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With a growing number of military veterans filing lawsuits over hearing damage allegedly caused by problems with 3M Combat Arms earplugs, the U.S. District Judge recently appointed to preside over the litigation has scheduled a “Science & Technology Day” in June, which is designed to educate the court about issues that will come up in the claims.
There are currently about 600 product liability lawsuits filed on behalf of individuals who received 3M earplugs during military service between 2003 and 2015. Each of involves claim that the veterans have been left with hearing loss, tinnitus and other damage that was allegedly caused by earplug design problems that the manufacturer failed to disclose to the U.S. government.
Given similar questions of fact and law raised in complaints pending throughout the federal court system, U.S. Judicial Panel on Multidistrict Litigation (JPML) decided last month to consolidate and centralize the claims for pretrial proceedings before U.S. District Judge Casey Rodgers in the Northern District of Florida, to prevent duplicative discovery into common issues, avoid conflicting schedules and to serve the convenience of the parties, witnesses and the courts.
In an initial case management order (PDF) issued on April 23, Judge Rodgers outlined the structure for a “Science & Technology Day” that is scheduled for June 18, 2019.
“The purpose of this proceeding is to educate the Court on scientific and technological aspects of this litigation,” wrote Judge Rodgers. “Importantly, this will be an informal, non-adversarial proceeding, in which the parties will present relevant information to the Court in a neutral manner and without cross-examination or advocacy. The presentations will be ‘off the record’ and may not be used or admitted for any other purpose in the litigation.”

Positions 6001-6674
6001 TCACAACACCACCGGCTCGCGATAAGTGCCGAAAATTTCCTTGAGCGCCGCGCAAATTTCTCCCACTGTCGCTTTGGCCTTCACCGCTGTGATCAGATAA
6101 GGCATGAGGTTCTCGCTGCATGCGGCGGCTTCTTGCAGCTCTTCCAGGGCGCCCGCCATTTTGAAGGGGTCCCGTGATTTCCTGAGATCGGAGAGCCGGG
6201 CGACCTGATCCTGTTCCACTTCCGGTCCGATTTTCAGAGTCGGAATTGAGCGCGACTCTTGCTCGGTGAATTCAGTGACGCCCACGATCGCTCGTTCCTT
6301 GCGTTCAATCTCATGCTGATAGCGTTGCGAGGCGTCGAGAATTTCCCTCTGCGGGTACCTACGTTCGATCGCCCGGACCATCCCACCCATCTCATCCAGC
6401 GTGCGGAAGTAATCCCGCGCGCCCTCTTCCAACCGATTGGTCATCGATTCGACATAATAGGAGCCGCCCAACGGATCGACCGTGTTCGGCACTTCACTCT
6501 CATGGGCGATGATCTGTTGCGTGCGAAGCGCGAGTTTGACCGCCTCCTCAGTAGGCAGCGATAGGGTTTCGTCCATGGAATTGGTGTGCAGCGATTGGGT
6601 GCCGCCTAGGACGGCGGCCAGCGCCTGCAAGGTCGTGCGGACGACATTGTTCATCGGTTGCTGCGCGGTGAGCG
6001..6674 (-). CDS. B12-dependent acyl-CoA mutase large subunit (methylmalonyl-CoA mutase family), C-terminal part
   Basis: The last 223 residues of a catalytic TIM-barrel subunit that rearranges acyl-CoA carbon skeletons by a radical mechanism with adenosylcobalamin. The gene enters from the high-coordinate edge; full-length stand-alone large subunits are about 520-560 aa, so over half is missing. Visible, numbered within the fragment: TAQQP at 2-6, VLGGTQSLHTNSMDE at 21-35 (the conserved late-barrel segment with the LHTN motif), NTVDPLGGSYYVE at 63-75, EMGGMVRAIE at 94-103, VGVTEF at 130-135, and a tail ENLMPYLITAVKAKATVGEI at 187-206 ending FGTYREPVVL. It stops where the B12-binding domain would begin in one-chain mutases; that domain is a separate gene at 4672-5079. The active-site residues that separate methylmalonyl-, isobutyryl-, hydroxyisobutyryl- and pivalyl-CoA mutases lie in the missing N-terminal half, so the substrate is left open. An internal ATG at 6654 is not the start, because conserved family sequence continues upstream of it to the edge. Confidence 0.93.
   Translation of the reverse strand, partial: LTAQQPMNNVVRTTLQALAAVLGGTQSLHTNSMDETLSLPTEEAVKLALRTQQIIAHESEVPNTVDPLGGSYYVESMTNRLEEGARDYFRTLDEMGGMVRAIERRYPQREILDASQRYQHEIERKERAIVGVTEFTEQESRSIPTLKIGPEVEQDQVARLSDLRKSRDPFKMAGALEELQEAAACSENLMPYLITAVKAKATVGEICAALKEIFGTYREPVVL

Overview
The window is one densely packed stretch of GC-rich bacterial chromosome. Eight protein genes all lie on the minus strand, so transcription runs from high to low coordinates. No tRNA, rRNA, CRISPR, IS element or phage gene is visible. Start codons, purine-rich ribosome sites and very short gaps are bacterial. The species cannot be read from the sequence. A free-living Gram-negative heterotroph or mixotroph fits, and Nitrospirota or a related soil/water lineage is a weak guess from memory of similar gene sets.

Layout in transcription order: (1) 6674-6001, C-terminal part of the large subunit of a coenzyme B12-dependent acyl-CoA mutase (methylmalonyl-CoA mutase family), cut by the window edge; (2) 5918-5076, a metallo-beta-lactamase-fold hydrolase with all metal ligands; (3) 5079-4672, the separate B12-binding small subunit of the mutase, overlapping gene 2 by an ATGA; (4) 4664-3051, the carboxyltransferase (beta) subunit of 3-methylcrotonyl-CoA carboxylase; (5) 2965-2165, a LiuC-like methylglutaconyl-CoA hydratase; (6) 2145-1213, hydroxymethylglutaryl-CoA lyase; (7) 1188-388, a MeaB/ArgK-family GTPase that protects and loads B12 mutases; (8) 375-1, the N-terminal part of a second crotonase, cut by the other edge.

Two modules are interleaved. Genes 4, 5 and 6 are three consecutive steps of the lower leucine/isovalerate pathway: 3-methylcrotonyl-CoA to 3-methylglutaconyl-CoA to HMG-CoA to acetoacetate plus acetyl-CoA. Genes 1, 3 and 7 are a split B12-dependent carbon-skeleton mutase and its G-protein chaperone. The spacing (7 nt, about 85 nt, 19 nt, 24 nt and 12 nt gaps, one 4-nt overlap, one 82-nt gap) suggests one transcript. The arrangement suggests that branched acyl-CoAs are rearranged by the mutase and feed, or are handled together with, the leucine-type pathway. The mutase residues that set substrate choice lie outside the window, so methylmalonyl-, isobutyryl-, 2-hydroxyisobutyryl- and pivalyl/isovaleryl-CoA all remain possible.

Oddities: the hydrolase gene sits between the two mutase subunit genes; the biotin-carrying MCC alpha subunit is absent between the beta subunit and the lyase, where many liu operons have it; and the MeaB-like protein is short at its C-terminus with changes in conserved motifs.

The reversible 3M earplugs were designed to serve as traditional earplugs when inserted one way, but the manufacturer indicated that they provided filtered noise reduction when reversed, blocking loud battlefield noises, while allowing the wearer to hear spoken commands. However, according to allegations raised in complaints filed nationwide, the manufacturer knew the earplugs were defective and left military service members without adequate ear protection.
Plaintiffs claim that the 3M earplug problems were known to the manufacturer, as they were too small to properly seal the ear canal. Instead of warning the military about the design defects or providing updated instructions about insertion procedures, the lawsuits claim that the manufacturer continued to place veterans at risk for years.
In complex litigation, where large numbers of claims are being presented involving similar injuries associated with the same product, it is common for the Court to schedule such scientific presentations prior to ruling on discovery disputes, admissibility of evidence and other issues.
As veterans continue to learn that hearing damage may be caused by the military earplugs, it is widely expected that tens of thousands of lawsuits will be filed in the coming months and years.